extension of 5 years in the concession period and in such an event, no
termination payment shall be due and payable.
Day-to-day interaction between the Utility and the Supplier has been kept to the
bare minimum by following a 'hands-off' approach, and the Utility shall be
entitled to intervene only in the event of a material default. Checks and balances
have, however, been provided for ensuring full accountability of the Supplier.
Monitoring of construction, operation and maintenance has been kept at bare
minimum level and is proposed to be undertaken through the Utility’s Engineer
(a qualified firm) that will be selected by the Utility through a transparent
process. Its independence would provide added comfort to all stakeholders,
besides improving the efficiency of project implementation. The primary
objective of monitoring is to keep the Utility informed as it has a vital stake in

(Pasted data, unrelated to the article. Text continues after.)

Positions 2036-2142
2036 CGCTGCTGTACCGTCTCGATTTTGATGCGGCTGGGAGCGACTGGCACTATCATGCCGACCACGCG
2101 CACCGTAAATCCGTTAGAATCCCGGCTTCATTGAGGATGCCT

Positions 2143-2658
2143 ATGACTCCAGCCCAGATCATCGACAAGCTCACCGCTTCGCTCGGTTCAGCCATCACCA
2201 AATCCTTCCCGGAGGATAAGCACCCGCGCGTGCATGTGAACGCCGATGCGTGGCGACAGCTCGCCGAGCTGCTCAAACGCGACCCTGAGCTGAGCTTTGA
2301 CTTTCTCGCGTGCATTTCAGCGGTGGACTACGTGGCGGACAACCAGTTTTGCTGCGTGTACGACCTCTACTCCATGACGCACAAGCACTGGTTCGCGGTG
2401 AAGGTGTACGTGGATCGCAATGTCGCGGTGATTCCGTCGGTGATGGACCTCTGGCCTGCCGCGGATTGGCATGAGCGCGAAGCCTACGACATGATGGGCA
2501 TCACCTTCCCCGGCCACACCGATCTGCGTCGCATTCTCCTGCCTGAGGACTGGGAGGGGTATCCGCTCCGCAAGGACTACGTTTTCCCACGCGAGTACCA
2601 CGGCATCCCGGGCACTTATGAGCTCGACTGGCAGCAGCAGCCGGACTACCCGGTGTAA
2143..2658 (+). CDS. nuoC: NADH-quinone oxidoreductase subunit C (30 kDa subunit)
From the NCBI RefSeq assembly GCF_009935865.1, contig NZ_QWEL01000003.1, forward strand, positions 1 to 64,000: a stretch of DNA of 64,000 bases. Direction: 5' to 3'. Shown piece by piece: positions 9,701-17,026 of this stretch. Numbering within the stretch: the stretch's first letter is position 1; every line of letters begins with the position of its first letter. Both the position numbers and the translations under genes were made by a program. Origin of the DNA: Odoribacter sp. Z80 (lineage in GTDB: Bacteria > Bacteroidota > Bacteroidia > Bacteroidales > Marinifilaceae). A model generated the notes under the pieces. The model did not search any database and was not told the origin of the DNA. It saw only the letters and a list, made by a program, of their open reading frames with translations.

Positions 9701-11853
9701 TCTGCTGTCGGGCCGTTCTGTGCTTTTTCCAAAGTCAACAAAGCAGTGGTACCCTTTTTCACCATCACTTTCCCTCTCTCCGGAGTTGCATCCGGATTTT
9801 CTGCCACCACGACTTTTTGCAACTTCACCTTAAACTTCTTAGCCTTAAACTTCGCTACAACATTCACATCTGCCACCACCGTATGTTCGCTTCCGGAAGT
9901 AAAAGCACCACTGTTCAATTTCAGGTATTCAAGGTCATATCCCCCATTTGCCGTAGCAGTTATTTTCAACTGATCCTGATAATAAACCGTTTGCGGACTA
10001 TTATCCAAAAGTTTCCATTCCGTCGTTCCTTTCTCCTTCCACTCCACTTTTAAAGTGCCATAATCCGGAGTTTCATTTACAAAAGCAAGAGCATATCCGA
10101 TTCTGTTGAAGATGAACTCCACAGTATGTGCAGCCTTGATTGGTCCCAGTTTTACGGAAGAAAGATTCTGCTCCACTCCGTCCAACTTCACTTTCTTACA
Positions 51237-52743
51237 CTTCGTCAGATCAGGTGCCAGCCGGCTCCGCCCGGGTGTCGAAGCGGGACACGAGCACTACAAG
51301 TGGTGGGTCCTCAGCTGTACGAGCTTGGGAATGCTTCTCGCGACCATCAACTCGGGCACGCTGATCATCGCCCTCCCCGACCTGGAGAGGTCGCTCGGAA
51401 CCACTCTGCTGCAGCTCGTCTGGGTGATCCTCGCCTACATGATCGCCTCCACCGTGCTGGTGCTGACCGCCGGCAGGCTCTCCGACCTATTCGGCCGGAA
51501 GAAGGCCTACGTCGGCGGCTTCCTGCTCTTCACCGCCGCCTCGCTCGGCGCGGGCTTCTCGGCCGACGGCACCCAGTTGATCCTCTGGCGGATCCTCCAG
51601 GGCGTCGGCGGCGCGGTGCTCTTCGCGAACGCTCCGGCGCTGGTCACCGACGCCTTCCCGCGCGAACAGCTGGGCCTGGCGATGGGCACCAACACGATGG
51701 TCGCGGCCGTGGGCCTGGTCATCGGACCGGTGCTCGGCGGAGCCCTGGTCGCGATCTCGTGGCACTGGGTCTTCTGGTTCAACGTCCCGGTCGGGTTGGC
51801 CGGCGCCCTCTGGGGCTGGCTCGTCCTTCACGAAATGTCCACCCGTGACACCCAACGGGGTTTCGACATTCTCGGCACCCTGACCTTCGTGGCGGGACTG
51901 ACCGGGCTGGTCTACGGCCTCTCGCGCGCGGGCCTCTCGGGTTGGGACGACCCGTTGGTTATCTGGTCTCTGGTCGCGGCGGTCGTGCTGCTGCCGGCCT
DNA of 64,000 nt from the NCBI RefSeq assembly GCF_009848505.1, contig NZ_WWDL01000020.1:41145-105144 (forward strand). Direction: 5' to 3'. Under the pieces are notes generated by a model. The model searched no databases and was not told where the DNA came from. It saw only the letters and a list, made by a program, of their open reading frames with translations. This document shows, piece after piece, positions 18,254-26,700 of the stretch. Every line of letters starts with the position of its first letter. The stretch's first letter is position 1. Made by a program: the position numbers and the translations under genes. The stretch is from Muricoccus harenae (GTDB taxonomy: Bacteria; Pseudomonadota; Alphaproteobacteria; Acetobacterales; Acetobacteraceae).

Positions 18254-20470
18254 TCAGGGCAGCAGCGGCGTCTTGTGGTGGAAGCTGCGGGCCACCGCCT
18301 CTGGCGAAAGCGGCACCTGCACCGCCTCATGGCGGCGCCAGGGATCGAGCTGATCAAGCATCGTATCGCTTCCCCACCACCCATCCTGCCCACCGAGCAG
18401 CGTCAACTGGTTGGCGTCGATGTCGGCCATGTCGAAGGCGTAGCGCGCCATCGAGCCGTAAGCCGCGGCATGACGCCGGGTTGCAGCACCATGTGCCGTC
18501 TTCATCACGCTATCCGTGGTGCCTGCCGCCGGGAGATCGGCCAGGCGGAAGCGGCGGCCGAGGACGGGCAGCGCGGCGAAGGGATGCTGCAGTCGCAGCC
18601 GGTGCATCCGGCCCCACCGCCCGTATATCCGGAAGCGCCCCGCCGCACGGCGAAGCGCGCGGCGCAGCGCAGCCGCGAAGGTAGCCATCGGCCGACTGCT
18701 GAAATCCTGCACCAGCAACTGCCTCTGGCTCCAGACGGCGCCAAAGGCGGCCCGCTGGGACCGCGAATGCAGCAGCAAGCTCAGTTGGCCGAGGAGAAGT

the reliable supply of electricity which is essential for meeting its obligations to
the consumers.
Selection of
The MPSA provides for a transparent procedure to ensure selection of wellreputed statutory auditors, as they would play a critical role in ensuring financial
discipline. As a safeguard, the MPSA also provides for appointment of additional
or concurrent auditors.
To provide enhanced security to the lenders and greater stability to the project
operations, all financial inflows and outflows of the project are proposed to be
routed through an escrow account.
The MPSA addresses other important issues such as dispute resolution,
suspension of rights, change in law, insurance, indemnity, and disclosure of
project documents. It incorporates the best practices that would enable a fair and
transparent framework for private participation.
Together with the Schedules, the proposed contractual framework addresses the
issues that are likely to arise in financing of generation projects on DBFOO
basis. The proposed policy and regulatory framework contained in the MPSA is
critical for attracting private investment with the concomitant efficiencies and
lower costs, necessary for accelerating growth and making electricity affordable.
An effective
mechanism is